The continuation of the nation as an idea, the officialdom and institutionality implicit in "we here highly resolve," "here" rooting us in these people, at this place, at this time, continues in the concluding, subsuming and synthesizing idea of "government of the people, by the people, for the people." Where, at its origins, the nation was "conceived in liberty" and dedicated to equality as a proposition, tested and fought and died for by too many, now equality and liberty both find re-creation in "this nation, under God, shall have a new birth of freedom." And both find their place in the idea of a certain kind of government, of, by and for the people.

So what "We" the living highly resolve," "resolve" itself signifying national will and a near to an institutionally moved purpose, has three related and culminating constituents, each folding into the next: "that these dead shall not have died in vain;" "that this nation, under God, shall have a new birth of freedom;" and "and that government of the people, by the people, for the people, shall not perish from the earth." That last looks and goes back and meets what has been said to have been tested, "testing whether that nation, or any nation so conceived and so dedicated, can long endure."

The final vision of democratic government, as the Address has it, goes beyond America itself to sweep into its large embrace "any nation," all nations really, which dedicate themselves to this democratic idea, which houses liberty and equality, implicitly by the concluding words and thoughts of the Address inextricably linked.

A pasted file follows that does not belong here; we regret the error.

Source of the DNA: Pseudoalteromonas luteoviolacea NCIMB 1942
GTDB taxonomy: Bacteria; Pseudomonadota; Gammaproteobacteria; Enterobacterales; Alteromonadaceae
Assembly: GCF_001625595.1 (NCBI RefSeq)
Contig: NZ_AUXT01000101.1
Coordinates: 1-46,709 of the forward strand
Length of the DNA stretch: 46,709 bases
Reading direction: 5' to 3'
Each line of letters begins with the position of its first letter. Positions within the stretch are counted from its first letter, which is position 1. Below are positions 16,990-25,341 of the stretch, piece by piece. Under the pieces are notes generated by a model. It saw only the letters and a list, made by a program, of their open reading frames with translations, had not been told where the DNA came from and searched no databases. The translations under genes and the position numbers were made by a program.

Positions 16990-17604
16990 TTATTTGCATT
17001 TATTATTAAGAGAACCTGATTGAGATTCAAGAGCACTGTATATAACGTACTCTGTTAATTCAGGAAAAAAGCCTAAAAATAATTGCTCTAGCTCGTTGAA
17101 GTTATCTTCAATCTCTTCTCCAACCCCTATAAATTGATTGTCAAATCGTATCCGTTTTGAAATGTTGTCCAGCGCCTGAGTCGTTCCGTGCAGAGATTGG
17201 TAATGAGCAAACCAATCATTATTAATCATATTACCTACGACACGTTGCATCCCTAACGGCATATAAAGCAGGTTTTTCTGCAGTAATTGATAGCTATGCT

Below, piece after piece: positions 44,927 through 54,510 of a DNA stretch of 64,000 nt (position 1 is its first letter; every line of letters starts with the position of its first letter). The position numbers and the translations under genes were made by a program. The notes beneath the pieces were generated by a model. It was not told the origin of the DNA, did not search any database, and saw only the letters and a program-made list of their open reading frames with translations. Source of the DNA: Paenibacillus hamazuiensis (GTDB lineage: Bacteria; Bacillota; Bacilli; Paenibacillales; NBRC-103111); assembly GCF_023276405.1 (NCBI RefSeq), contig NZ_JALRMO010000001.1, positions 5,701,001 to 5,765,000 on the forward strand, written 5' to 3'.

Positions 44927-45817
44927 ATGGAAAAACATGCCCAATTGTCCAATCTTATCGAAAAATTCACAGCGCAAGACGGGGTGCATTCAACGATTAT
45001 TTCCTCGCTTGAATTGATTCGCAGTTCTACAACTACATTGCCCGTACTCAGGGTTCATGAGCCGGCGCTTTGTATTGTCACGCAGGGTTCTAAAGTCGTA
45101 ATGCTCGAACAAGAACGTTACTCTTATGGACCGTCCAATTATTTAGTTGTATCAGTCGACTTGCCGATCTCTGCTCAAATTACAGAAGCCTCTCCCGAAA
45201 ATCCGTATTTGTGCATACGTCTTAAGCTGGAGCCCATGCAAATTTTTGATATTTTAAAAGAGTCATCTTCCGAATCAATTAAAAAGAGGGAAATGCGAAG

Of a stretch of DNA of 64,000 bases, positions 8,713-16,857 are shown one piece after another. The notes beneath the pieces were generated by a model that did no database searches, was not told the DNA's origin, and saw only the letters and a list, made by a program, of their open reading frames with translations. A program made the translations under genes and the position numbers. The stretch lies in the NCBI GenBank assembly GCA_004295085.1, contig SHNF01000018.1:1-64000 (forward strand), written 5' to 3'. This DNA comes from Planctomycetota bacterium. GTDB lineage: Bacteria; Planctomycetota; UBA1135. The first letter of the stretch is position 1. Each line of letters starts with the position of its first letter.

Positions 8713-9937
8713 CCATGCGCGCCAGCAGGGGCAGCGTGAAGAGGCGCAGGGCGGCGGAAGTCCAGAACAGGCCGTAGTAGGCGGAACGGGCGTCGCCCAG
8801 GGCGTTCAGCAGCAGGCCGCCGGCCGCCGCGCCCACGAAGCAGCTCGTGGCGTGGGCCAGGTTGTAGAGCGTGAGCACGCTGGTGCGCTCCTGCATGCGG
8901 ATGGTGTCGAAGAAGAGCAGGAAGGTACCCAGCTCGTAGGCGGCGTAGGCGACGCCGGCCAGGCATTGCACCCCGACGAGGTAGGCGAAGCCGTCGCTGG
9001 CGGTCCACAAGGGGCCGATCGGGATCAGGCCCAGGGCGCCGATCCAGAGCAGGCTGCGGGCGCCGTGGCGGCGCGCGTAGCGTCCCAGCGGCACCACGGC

As said, God watches, but He leaves it for men to do.

And so the Address moves from a founding idea anchoring the creation of a nation, to the testing of that nation as idea in an awesome and tragic war, to the appropriate rites and dedications to the dead by the living, to the inversion of that idea in the dead in effect consecrating the ground where they lie by their sacrifice so long as the living ongoingly fulfill the purpose for which they died, to the high resolve of dedication to that ongoing task, which then holds within itself an idea of democratic government and its promise of liberty and equality for any nation, all nations, dedicated to this idea for all historical time.